As the golf season wears on, you might have noticed that your hip, knee or shoulder has been achy and downright painful after every round. Nothing in the medicine cabinet seems to help. Is it time to consider an artificial joint? Are there alternatives?
Joint replacements started in the 1960s. In 2007 surgeons performed more than 800,000 hip and knee replacements, double the number performed a decade earlier. In 2011, this number is expected to reach one million. Though less frequently performed, artificial joints can also be placed in the elbow, shoulder and ankle.
The need for joint replacement is mostly tied to the development of arthritis, with starts with inflammation in the joint, then gradual degradation of the joint surface or cartilage. With loss of the friction-free, smooth articular cartilage surface, bone on bone contact occurs. This will then eventually cause pain, loss of range of motion and function, and oftentimes deformity. Golf tends to exacerbate these health conditions because of its duration and the rotational nature of the golf swing.
Artificial joints simply imitate the motion and actions of your natural joint. Almost all are combinations of a dense, long-wearing metal like titanium which moves against a plastic or high-density polyethylene surface mimicking the gliding properties of normal cartilage. The load-bearing surfaces have made tremendous improvements which will routinely allow for 15 or more years of use.
This surgery is extensive and invasive. So can exercise and nutrition stave off the knife? There is no clear-cut answer, but regular use of glucosamine, chondroitin sulfate and fish oil can improve joint function. Regular exercise, providing it does not increase the wear in the joint, should improve strength and ligament support, adding some stability to the joint.
However, if you are more than 20 pounds over your ideal body weight, your stress on the joint and thus joint wear increases exponentially. Also, once you are diagnosed with arthritis, you need to decrease the amount of exercise-related impact to the joint. Additionally, getting your feet evaluated for gait or walking function and overall structure to determine the need for orthotics or footwear modifications generally has a positive impact on knee and hip stress.
More conservative treatments include weight loss, physical therapy, regular exercise, orthotics, a cane or other walking aid, medications, injections, and braces. Lack of success in these treatments can indicate a joint replacement is necessary.
WHO SHOULD GET CUT?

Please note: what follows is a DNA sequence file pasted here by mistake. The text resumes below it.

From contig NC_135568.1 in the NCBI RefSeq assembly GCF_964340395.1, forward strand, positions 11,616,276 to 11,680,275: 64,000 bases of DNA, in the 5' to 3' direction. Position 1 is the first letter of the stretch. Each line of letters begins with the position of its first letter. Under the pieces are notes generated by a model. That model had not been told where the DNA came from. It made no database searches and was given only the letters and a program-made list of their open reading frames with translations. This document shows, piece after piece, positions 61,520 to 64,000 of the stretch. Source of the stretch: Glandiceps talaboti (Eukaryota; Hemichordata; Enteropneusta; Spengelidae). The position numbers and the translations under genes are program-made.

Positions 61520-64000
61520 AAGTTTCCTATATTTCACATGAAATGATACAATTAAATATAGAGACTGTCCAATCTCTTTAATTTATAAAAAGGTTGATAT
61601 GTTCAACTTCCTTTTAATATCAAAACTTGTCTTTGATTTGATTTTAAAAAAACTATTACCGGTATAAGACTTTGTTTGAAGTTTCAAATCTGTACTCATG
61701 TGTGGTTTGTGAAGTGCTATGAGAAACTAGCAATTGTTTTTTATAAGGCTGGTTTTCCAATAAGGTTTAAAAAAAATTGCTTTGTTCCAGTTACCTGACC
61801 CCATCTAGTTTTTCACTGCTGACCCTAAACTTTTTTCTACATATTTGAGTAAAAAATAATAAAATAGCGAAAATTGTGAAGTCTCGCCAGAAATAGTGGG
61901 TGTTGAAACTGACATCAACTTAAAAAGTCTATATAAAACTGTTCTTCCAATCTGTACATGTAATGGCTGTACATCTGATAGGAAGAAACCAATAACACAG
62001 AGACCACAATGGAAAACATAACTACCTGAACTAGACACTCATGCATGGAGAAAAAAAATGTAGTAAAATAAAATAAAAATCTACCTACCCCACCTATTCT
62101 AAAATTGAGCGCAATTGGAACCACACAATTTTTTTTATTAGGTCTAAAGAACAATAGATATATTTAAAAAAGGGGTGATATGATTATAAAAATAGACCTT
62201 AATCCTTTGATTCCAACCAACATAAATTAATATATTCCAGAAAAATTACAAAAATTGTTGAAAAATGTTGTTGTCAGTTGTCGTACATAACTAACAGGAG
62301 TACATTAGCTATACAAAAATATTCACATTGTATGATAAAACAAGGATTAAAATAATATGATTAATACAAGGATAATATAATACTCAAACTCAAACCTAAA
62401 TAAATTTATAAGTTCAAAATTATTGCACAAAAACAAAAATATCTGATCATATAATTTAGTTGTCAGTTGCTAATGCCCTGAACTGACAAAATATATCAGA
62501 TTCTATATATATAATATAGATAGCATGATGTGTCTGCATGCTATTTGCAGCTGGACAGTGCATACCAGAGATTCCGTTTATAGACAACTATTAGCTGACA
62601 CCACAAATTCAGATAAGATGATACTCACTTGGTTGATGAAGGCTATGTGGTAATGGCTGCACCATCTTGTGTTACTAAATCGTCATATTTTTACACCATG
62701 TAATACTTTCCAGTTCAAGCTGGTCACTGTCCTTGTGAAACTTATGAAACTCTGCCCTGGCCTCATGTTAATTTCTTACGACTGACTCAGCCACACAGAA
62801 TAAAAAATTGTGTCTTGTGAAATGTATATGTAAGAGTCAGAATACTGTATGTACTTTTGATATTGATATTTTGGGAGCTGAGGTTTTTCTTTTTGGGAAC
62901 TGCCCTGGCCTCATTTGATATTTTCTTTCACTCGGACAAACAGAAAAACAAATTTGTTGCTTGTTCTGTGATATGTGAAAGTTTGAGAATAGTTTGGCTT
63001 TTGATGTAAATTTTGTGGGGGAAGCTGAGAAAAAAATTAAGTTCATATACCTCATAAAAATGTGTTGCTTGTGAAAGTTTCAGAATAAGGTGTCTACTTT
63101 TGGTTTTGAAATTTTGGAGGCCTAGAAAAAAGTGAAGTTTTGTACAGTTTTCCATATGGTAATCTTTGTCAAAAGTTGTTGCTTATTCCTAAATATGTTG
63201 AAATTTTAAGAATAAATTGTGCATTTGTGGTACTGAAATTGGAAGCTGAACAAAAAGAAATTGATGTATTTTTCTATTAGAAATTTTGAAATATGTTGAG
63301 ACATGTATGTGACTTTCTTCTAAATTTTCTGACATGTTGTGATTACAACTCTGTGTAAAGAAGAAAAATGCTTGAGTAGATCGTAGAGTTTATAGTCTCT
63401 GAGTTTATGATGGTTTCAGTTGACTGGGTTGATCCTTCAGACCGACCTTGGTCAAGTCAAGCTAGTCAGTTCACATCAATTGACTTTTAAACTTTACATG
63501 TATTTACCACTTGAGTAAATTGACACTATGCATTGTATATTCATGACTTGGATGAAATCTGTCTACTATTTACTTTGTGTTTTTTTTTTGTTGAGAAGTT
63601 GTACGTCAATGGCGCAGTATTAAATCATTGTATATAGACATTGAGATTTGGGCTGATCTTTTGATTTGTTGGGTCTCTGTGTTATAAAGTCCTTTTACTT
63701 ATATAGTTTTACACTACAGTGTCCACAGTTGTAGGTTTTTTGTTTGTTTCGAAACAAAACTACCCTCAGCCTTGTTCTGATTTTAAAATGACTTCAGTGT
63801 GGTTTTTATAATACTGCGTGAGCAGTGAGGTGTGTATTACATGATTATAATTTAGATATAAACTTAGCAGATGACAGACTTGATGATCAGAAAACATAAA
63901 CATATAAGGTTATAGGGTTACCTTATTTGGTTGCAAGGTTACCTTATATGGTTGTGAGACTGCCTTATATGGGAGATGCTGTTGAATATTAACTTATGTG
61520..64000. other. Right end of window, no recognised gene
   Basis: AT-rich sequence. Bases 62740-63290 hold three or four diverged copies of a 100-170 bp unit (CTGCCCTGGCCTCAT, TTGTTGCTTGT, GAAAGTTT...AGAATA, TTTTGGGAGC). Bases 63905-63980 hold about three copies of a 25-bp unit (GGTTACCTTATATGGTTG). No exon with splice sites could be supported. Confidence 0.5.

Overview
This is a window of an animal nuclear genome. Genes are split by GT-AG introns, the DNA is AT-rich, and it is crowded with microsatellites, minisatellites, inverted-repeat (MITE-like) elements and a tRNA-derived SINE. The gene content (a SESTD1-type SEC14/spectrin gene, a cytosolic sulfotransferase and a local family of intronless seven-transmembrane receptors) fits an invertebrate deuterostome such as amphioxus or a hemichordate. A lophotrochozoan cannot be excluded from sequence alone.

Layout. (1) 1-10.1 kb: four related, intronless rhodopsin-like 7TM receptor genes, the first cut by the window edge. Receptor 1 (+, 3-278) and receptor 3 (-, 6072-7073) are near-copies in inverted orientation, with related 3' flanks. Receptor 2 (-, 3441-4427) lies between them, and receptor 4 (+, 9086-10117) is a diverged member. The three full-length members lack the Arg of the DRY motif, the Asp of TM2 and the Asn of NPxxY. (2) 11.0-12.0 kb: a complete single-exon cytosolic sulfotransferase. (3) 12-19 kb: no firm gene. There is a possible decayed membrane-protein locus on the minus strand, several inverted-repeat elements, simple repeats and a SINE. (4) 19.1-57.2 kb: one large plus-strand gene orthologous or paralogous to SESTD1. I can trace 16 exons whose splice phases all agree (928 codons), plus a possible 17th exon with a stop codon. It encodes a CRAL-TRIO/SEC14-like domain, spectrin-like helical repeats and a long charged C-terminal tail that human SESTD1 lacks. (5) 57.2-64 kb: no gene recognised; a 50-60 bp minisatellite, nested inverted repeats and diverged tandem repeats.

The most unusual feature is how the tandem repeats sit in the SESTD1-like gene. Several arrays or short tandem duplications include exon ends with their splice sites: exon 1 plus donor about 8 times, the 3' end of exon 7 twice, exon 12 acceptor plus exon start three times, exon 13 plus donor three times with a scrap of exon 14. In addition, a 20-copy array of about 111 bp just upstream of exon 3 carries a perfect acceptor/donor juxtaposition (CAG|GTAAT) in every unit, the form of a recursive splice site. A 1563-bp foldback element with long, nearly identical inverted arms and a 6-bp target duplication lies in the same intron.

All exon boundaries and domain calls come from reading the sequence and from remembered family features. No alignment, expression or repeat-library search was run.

• Are you are 55 or older? Chances are, your joint(s) will continue to worsen.
• Is your pain is disabling? People who need knee replacement surgery usually have problems walking, climbing stairs, and getting in and out of chairs. They also may experience moderate or severe knee pain at rest. In the case of shoulders this may include significant pain with activities of daily living, such as personal hygiene and kitchen chores.
• Do you have a knee or hip that bows in or out? There are some cases where a replacement joint can correct alignment.
• Is your general health good? Conditions such as restricted blood flow, diabetes or infections can complicate surgery and recovery.
Select a surgeon with experience of joint replacements on a regular basis, such as two scheduled surgery days per week. Ask the surgeon about your specific situation and the risks, his or her record of surgical success and that of the facility where the surgery will take place. Research the record of the joint’s manufacturer.
During surgery, enough of the diseased bone is removed allowing the new joint to sit in the same position. In general, knees are cemented into place and most hips and shoulders have a porous metal that allows for bone growth into the implant. A combination of these techniques can be used as well.
A recent trend is the use of unicompartmental or partial replacement. Partial knee resurfacing systems are designed to conserve bone in situations where only one portion of the knee joint is worn out, ligament function is normal, and deformity is minimal. Hip and shoulder joints now have similar options. Partial replacements allow for bone and ligament conservation, resulting in a quicker recovery and a more normal functioning joint.
In general, artificial joints dictate a reduction in impact and ballistic activity, especially in the short term after surgery. If you get a new knee in November don’t expect to be skiing double black diamond bump runs in March. Depending upon the specific joint and procedure, most high-impact or high-velocity activities will not be recommended. Fortunately, with just about every artificial joint, golf is still an activity you can enjoy at a high level of performance.
For golfers, the late fall or early winter is an ideal time to allow for surgery and full recovery. Depending upon the joint replaced and the specifics of surgery, you can expect a return to golf in three to four months. Expect to start therapy right after surgery and then to progress to a post-therapy exercise program to gain further function. Many joint replacement patients treat their new joint a little more carefully. A slower swing speed, when combined with increase range of motion, means their clubs need some minor tweaking to fit their new physiological parameters.
Neil Wolkodoff, PhD, is medical program director at the Rose Center for Health & Sport Science (www.rosechss.com), and James Ferrari, MD, is an orthopedic surgeon specializing in knee and shoulder reconstruction at Advanced Orthopedic and Sports Medicine Specialists, P.C. (www.advancedortho.org).